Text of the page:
Most people cling to visions of card catalogues, dusty tomes crammed into dark shelves and a cold quietude when they think of the library. It’s unwelcoming, and it’s not completely unwarranted. Antiquity has its charm, but it’s damaging.
Some libraries have attempted to feign utility by doing away with the Dewey Decimal System and restructuring themselves to look like a Barnes & Noble, while others have purchased video game systems for public use. We don’t need more baubles and flashing lights—we need librarians who are more aware of the flow of information technology. Ones who don’t ask me what a “blog” is. It’s this kind of critical intellectual irresponsibility that underlies the structure of the impenetrable library system. No one sees it, but after 12 years on the inside, it’s obvious that we’ve been built on a fault line and the foundation is rotting. The ignorance is often astounding. Every so often, you hear some miraculous story about a library doing something astonishingly current, but these instances are so unexpected that they actually warrant an article.
We have everything we need to make libraries self-sustaining, but everyone seems to be missing the point as they cry poverty and budget cuts. We can make it by with less, but we need to train and retrain the library staff regularly. We need to be the tools by using these tools intelligently. I love the purity of a loaded bookshelf and big chairs to read in. This does not have to be mutually exclusive, but the fat of bad library habits needs to be trimmed before there’s nothing left.
Your doomsday attitude notwithstanding, I mostly agree that library systems are full of ridiculous, anachronistic people who managed to find some mid level job and never plan to leave it. Ever. Having worked in a university library system, though, I don't think the situation is as horrible as you say it is. The librarians I worked with, for the most part, were at the cutting edge of information services, were integral to integrating technology with curricilua, and, more traditionally, crucial to finding shit that isn't digitized. The local library system in Nowhere, USA might not have a Flash-powered Website with an integrated Google cache search engine, but that doesn't mean the rest of the system is stuck in the same mire.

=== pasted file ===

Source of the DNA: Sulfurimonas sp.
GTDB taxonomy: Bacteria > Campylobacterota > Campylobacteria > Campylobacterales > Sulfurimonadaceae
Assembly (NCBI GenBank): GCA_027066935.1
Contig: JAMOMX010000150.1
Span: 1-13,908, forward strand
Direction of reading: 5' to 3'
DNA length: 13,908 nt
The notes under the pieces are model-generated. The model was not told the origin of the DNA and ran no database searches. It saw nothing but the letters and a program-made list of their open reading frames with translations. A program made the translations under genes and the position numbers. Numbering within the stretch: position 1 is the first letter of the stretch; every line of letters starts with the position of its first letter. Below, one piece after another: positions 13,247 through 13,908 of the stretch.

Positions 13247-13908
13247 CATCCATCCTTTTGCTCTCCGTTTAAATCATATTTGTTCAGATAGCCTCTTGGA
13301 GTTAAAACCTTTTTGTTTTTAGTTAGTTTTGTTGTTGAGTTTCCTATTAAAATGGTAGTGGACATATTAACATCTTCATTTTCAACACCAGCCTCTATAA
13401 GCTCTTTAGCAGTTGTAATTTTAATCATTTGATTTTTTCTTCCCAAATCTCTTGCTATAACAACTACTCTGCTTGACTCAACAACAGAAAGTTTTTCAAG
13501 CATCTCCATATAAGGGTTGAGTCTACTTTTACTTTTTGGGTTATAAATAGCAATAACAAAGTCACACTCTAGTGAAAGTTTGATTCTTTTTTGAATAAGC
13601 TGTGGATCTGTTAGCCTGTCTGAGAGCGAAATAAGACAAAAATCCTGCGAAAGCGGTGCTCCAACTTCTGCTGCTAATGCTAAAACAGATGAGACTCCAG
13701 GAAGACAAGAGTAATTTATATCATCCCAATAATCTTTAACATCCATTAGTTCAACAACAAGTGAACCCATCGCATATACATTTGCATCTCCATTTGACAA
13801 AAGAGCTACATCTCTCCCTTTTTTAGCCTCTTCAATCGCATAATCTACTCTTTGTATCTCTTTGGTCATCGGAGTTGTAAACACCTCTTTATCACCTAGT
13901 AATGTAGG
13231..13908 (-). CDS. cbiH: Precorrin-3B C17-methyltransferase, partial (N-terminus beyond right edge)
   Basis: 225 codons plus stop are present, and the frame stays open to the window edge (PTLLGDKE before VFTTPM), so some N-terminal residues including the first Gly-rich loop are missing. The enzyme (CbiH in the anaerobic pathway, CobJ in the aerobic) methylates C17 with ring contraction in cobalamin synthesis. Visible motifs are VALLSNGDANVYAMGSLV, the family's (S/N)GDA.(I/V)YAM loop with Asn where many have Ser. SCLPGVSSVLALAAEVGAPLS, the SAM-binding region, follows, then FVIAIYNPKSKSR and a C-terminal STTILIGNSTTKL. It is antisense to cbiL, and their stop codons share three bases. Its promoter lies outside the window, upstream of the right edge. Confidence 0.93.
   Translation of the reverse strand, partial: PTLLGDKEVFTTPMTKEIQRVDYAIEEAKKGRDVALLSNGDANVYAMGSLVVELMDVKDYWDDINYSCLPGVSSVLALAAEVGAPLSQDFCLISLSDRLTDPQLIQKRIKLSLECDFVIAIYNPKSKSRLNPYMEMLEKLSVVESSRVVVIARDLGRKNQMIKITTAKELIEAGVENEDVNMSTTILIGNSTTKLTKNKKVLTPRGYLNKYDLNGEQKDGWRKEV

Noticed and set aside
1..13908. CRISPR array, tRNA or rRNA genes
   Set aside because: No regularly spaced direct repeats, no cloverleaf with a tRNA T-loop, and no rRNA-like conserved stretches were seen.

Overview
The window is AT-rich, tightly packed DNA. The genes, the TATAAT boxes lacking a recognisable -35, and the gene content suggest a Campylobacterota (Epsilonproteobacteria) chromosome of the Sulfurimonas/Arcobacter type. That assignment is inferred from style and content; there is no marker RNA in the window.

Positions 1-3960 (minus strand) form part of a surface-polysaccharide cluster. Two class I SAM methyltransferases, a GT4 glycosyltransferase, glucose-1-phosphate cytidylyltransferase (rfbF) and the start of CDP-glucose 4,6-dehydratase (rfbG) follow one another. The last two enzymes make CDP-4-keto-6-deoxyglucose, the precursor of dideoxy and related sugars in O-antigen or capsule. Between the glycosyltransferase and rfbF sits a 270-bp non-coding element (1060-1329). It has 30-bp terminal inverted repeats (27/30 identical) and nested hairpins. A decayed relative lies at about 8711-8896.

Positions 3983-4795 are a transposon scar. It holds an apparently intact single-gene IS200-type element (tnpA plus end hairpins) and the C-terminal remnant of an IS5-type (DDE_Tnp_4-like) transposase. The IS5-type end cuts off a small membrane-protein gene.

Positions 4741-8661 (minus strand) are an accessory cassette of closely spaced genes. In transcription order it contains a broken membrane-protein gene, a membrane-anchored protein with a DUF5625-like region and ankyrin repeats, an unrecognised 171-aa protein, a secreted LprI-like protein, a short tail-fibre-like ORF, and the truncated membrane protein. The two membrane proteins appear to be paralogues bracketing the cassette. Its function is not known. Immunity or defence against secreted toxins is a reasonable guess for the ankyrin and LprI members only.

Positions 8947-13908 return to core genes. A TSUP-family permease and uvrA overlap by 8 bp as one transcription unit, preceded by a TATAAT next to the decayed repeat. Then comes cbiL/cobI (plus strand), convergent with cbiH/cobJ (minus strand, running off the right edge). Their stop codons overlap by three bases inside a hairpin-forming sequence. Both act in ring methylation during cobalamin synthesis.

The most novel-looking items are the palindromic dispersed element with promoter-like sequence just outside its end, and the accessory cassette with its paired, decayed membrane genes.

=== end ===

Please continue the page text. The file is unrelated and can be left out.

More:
Also, Andrew Sullivan recently hosted a whole lot of back and forth over the issue of teacher tenure at universities, and the conversation swayed toward librarian tenure. This slew of reader responses is pretty interesting: http://andrewsullivan.theatlantic.com/the_daily_dish/2010/08/disincentivizing-dissent-ctd-7.html
One of my fondest memories as a child in New York City was receiving my first library card, which I wore out. But I haven't been to a library in at least 10 years, and then only to return a few books for my daughter. The library, at least in cities, is sadly an anachronism.
University libraries are a completely different animal than the public library - different purposes, different funding, different needs, different clientele. There's really very little to compare.
I loved this article because I think librarians should have the same skills that a university students they serve should have. I think that the Oxford English dictionary is much preferable to twitter. I think Facebook has its place. When I went to library school none of this information was on the table. I have mastered the on my own mostly using wired.com and Library science blogs and periodicals. Maybe there is a textbook for library schools in this article somewhere?
I think libraries do provide valuable content that is not currently available free of charge over the Internet. So we should care if that being underused and underappreciated leads to the decline of libraries.
University systems service entire metro areas. Think big state schools. Those libraries are open to a very large audience indeed.